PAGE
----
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I am working on a website with accounts and I want a login scheme that does not expose users' passwords or hashes in the event of a total security failure. I would greatly appreciate some feedback on this authentication scheme:

  1. Client retrieves auth challenge from server
  2. Password is hashed to 32 byte integer on client
  3. Integer is used to create a keypair, PK, using static keypair generator
  4. Temporary session key is generated, SK
  5. Challenge is signed with PK
  6. SK.public and challenge signature are encrypted with PK.private and server public key
  7. Cipher is sent to server with username
  8. Server decrypts cipher using associated public key for username, checks challenge signature and allows SK.public to be used for x time

Edit: I'm a fool, this doesn't add any level of security. If the generator is static then it literally has no advantage over a hash. This one was super obvious and I should have caught it, but it's still a good reminder not to try to make new protocols unless you really know what you're doing.

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    How do you create a PK from the integer in step 2? How does the server know the clients public key - or do you just replace storage of hashed password with storage of public key? And what is so bad to use an established hash algorithm specifically designed for password storage instead of inventing your own method? See How to securely hash passwords?. – Steffen Ullrich Apr 8 '18 at 16:37
  • There are several ways to generate a private key from a static value, I haven't determined what library I'll be using yet I'm just asking about the concept of using a pw hash as a key root. Nothing wrong with using hashes necessarily, I just don't like the idea of user hashes being exposed. I'm not so much inventing my own method as implementing secure methods in a different way, I think. – Sneaky Beaver Apr 8 '18 at 16:41
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    "I just don't like the idea of user hashes being exposed" - exposing a hash created by established password hashing methods does not pose a greater problem than exposing the public key in your method. " I'm not so much inventing my own method as implementing secure methods in a different way,..." - Just combining existing methods in your own way does not guarantee security - and yes, you are obviously trying to invent your own method instead of using an established method. Maybe you do this because you don't understand what kind of protection the established method actually offers. – Steffen Ullrich Apr 8 '18 at 16:50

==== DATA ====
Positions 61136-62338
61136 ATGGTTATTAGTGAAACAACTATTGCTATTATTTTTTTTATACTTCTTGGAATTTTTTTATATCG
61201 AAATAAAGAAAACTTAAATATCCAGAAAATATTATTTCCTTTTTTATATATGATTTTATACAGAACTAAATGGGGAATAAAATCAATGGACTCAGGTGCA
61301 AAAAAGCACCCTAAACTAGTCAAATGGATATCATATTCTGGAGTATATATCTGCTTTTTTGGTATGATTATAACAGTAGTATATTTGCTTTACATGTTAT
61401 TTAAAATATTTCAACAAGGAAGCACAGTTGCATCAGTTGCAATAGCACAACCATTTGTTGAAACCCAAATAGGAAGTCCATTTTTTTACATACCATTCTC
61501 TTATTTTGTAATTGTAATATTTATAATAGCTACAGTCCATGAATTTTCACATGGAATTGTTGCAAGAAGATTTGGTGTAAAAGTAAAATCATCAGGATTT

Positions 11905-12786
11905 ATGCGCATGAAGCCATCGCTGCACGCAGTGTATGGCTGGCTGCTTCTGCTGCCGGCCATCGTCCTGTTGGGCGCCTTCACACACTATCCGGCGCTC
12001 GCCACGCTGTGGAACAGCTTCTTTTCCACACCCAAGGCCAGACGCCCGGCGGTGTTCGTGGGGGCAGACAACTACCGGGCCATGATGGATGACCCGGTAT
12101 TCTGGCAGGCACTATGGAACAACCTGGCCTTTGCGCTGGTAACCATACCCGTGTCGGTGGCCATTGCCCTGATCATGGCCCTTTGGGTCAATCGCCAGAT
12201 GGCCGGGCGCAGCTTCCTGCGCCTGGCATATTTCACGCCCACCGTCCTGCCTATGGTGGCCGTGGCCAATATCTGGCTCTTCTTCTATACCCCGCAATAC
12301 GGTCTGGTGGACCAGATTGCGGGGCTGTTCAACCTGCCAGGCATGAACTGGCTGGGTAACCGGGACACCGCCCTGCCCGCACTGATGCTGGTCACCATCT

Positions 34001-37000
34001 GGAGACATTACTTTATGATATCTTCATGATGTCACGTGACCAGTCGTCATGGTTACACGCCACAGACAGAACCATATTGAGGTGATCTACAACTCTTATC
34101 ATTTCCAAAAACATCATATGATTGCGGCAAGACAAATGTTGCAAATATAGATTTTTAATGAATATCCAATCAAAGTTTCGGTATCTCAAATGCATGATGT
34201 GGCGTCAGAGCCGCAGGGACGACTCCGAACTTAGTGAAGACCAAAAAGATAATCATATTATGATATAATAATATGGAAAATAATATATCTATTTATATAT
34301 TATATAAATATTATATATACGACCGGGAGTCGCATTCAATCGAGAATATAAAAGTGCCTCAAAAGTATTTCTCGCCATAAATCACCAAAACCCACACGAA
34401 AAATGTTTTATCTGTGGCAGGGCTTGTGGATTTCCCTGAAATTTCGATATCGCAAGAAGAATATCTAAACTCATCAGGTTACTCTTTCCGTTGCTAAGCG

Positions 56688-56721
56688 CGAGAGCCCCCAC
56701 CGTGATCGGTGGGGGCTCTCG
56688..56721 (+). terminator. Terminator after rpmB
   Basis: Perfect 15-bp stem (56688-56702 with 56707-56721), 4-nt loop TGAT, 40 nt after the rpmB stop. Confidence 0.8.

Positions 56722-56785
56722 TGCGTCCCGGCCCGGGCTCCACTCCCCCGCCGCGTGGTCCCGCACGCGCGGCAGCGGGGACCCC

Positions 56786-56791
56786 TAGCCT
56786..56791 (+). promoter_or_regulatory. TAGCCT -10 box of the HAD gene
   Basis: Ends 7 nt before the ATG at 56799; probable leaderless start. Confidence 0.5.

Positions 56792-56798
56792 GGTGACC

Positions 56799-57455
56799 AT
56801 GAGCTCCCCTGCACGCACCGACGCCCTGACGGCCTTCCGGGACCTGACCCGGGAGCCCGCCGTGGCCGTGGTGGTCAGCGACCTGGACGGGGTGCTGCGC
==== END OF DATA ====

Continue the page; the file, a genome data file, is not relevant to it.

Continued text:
• See my answer for thoughts on inventing own methods vs. using existing. But the hole I see in the mathematics of the above is generating a private key from a static value, instead of randomly. Randomness is essential to ensure the security of a private key. – nbering Apr 8 '18 at 16:52
  • You're 100% correct Steffen, I'm not a security researcher so making my own scheme probably wouldn't work out too well. Also as far as using a static method, you're totally right nbering. I don't know how I didn't see this earlier but using a static generator is absolutely not any better than hashing. I was somehow thinking that key security > hash security but that only applies if randomness is involved. I think I'll just go with traditional solutions. – Sneaky Beaver Apr 8 '18 at 16:55
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Authentication Guidance